Looked at in the abstract, many of us probably feel the media goes out of its way to be offensive to religion. Looked at in the specific, we may feel differently about this situation.

  • Lisa Renee

    Should the European press have published cartoons of the Prophet Mohammad?

    Yes 9% 28718 votes

    No 91% 277609 votes

    That’s how it is phrased, which is why it surprised me when I clicked on the results.

  • Lisa Renee

    I’d also agree with you on the institutionial responsibility factor. As well as it is human nature when confronted with threats to respond in a less “cooperative” fashion, for lack of a better word.

    I find very little reason to take issue with the original Danish piece, it was written with a direct purpose and not meant to be inflammatory. Yet I don’t think the European press did a good job in attempting that same message. Then of course the extreme imams using it as a rallying point. Hopefully cooler heads will start to prevail soon, especially now that someone has died as a result of these riots/protests.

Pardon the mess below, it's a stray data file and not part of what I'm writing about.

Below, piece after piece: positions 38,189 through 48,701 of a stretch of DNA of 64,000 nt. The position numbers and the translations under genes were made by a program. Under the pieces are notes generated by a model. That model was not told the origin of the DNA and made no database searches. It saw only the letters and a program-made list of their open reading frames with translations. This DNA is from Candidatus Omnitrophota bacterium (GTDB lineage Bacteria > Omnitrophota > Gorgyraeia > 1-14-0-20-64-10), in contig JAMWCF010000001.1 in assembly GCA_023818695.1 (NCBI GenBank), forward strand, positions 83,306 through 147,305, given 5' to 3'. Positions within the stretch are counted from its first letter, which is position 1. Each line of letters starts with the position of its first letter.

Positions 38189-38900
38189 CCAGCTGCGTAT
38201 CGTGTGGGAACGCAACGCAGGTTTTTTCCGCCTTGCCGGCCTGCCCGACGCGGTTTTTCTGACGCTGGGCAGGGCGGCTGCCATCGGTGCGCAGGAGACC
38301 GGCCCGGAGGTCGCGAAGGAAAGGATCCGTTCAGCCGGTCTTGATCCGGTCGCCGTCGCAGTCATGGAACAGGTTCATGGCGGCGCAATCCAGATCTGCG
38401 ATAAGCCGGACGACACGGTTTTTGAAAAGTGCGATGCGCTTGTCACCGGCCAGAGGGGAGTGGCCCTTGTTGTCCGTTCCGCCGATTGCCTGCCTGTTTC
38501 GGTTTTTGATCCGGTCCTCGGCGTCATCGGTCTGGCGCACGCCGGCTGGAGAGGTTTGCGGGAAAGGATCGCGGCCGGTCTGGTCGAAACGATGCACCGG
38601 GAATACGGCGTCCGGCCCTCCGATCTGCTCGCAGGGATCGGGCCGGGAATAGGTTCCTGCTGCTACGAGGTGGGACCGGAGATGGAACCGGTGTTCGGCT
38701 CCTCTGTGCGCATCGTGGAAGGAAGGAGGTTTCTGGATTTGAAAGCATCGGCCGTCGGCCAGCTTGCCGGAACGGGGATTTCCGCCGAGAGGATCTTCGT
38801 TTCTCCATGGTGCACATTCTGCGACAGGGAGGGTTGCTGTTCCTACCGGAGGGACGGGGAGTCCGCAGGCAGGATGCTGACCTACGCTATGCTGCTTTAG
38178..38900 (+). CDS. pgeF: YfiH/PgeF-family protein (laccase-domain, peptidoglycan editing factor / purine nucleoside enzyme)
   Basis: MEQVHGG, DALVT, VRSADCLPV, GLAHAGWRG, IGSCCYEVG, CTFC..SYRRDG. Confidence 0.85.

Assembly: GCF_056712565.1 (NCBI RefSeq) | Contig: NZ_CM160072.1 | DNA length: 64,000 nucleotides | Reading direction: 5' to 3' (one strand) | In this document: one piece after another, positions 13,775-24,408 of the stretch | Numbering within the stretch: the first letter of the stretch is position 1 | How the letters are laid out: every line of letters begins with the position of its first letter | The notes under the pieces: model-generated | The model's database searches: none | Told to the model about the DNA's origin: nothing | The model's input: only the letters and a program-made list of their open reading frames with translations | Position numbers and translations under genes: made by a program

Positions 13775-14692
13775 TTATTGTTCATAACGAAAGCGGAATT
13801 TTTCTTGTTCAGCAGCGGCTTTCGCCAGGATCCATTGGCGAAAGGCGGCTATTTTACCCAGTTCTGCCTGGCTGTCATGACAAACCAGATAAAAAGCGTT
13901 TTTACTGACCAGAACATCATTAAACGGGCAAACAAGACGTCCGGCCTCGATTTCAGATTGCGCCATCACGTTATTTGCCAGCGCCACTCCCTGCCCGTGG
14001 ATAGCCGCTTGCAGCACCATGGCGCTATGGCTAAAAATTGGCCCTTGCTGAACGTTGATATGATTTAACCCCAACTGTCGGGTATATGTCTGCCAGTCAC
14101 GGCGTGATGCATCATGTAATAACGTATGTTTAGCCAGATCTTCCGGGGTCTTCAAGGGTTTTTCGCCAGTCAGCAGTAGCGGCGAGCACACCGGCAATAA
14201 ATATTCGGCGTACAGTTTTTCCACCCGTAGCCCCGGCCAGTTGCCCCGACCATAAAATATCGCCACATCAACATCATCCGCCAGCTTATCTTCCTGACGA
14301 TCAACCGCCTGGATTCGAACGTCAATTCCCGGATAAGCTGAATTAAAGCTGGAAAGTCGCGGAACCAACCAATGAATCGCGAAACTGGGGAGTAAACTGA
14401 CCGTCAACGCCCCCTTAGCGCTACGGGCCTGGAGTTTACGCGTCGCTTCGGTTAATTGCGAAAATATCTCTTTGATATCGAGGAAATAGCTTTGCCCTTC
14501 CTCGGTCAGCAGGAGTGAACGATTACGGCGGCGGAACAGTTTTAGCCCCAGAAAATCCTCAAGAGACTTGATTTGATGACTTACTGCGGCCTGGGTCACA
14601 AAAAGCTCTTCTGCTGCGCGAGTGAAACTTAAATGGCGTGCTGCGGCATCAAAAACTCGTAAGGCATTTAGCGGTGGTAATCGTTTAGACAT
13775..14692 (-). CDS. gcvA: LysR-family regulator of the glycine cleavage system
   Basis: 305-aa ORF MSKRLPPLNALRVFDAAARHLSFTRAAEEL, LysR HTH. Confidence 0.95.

• Eric

    Let’s be blunt. As far as I am concerned, in this case, the imams, mullahs and political leaders who are whipping their citizens into a frenzy are the ones responsible for the loss of property and loss of life. If any “cooler heads” need to prevail, it is there. Sure, the French, Norwegian, German, etc. newspapers may not have handled things really well, but they are not the ones doing violence over a picture they don’t like. They are not the ones trying to dictate at the point of a gun.